The personages of John Lennon and Paul McCartney are so etched in the minds of baby-boomers, and others, that we almost feel that we know them personally. We know them from their music, movies, T.V. and radio appearances, and a million newspaper and magazine profiles and interviews. Thus John is the acerbic and biting Mr. Witty Sarcasm and Paul is the mellow and agreeable Mr. Soft-Boiled Eyes. This is a facile summing-up, but not without some truth, of two complex musical artists. And "Two of Us" gives us exactly what we have come to expect. It is a fictionalized drama with comedy about the real day in April 1976 when Paul, hard working and touring with Wings, dropped in unannounced on John, who was in the midst of a five-year loaf in New York's Dakota apartment building. Yoko Ono and son Sean are away, "shopping for a cow." John is initially leery of his old partner, but after a cup of tea and some good weed, the awkwardness dissipates and they are exchanging jokes and banter like in the old days. A swapping of information and recollections, familiar to Beatles fans, is spoken by the actors to establish their characters. John scorns Paul's #1 hit "Silly Love Songs," and Paul questions John's "painful" songs and current torpor. Eventually, they don Peter Sellers-type disguises and head out for a jaunt through Central Park, then drop in for some chocolate at one of John's favorite Italian restaurants. There, a young man approaches Lennon with the expected trembling earnestness and bores him with "You're a real hero to me." Mr. "In-His-Own-Write" fights the temptation to just brush the kid off, and actually engages him in a brief if tart conversation. After this, the two ex-Beatles take a lift to the nearly medieval roof of the Dakota, where understanding Paul psychoanalyzes patient John as "a scared kid who has become a scared man." John looks away and does not disagree. As if!

Aidan Quinn does a tolerable Paul McCartney if you blur your eyes, but Jared Harris, who tries hard, does not look or sound much like John Lennon. Both actors mimic the familiar mannerisms and speech of their characters under the direction of Michael Lindsay-Hogg, who directed the real Beatles' last movie, "Let It Be" (1970). You will see how Lennon and McCartney almost accepted a offer to appear on "Saturday Night Live" for a $3,000 payment, which is a factual story.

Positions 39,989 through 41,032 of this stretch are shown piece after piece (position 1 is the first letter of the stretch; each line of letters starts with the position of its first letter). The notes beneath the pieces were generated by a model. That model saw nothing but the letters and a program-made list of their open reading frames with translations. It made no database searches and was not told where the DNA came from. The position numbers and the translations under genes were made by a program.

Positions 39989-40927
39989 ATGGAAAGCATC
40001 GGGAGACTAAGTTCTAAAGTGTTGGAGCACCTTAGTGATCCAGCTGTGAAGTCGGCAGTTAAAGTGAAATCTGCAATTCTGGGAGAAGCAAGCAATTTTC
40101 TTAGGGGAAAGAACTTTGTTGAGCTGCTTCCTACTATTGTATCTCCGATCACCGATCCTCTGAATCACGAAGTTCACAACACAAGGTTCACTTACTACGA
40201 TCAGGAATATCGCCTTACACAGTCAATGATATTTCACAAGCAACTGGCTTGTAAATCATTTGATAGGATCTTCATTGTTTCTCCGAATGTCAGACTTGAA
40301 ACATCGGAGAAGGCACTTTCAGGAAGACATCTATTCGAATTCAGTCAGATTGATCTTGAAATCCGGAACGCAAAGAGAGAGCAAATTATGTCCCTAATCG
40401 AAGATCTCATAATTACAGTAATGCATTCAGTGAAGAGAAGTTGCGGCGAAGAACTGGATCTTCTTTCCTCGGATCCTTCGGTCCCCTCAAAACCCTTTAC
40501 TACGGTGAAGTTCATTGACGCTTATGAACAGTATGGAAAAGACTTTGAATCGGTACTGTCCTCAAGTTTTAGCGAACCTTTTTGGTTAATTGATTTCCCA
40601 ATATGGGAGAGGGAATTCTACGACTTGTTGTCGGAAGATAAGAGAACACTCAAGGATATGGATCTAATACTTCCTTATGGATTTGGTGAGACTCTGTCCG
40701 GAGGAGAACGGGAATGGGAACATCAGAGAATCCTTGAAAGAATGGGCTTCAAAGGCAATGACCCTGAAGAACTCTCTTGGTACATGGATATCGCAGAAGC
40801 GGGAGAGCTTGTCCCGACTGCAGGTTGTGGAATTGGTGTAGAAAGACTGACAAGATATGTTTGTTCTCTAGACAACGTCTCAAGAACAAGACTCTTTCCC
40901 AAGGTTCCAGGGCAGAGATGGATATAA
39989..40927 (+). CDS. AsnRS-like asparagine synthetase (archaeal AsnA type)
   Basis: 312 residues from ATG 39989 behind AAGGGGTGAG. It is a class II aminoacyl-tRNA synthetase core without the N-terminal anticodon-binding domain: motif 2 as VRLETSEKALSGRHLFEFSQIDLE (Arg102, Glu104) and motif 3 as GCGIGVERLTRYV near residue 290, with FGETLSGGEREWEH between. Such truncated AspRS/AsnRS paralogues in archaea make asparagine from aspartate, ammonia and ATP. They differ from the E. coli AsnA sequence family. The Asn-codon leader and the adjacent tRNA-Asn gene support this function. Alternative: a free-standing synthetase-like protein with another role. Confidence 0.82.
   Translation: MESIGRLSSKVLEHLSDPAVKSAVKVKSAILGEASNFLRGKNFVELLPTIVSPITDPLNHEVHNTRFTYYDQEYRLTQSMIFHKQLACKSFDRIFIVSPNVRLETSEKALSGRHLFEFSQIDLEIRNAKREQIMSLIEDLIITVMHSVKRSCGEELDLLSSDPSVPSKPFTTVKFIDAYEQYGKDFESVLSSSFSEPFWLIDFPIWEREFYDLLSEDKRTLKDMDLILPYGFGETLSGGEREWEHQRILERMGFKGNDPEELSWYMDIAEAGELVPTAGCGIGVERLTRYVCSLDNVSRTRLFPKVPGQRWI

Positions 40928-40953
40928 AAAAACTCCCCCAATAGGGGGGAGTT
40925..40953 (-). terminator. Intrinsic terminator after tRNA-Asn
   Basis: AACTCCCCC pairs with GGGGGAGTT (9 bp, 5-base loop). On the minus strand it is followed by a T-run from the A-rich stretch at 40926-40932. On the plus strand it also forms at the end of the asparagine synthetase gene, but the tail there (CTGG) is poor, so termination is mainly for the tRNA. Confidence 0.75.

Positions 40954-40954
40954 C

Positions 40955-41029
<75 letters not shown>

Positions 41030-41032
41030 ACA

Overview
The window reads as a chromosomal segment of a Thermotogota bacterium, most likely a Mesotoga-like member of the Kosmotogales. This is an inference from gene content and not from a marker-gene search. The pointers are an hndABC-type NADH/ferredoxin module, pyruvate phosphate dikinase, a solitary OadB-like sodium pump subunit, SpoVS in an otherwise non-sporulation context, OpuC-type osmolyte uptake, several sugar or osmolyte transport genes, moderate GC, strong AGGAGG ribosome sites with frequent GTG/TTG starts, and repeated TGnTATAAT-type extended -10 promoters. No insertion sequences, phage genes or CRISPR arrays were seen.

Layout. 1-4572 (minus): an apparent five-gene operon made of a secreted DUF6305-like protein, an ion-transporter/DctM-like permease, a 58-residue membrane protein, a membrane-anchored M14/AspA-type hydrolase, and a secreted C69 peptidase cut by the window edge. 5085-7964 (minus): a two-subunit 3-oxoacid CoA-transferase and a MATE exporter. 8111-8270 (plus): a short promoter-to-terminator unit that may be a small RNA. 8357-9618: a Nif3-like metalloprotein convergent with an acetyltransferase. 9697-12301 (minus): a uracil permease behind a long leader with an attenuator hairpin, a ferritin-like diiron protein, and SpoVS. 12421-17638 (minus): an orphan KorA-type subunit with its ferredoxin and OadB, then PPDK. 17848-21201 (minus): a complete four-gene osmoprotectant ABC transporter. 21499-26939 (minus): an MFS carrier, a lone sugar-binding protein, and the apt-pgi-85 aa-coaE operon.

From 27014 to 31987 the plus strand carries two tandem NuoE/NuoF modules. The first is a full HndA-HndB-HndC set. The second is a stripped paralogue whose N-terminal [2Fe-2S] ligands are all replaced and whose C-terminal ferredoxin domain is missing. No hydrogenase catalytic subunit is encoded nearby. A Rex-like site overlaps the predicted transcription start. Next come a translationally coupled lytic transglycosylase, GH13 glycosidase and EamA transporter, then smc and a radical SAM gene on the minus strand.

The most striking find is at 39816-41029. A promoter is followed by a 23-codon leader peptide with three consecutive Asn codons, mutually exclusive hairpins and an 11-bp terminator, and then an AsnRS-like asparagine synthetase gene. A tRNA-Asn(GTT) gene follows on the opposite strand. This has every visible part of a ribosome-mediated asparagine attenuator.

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on March 20, 2003
This movie is exceptional in every way. The actors are completely committed, and I fully believed I was watching Lennon and McCartney interact. Furthermore--and something people have yet to mention--the screenplay is loaded with details of these two men from the period in which the movie takes place and written with a palpable warmth and love for John and Paul without being syrupry, cliched, or sentimental. As a die hard Beatles fan who has read more than 40 books on these two geniuses, this was the movie I had always wanted to see. The experience stayed with me for days. I waited for a long time to see the release of this film on DVD.
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on November 16, 2002
I rented this movie in Mexico while living there in the year 2001, and have been searching for it ever since returning to the States! I highly recommend it to any fan of the Beatles. 'What would it have been like if Paul and John got together after the break up of the Beatles?' Director, Michael Lindsay-Hogg will keep you 'glued' to the screen through the entire movie! I didn't want the movie to end, and now I think about it all the time.. it moved me that much, and will move you too! It's a timeless work into the minds of two of the greatest poets of our time and their minds like you have never known before.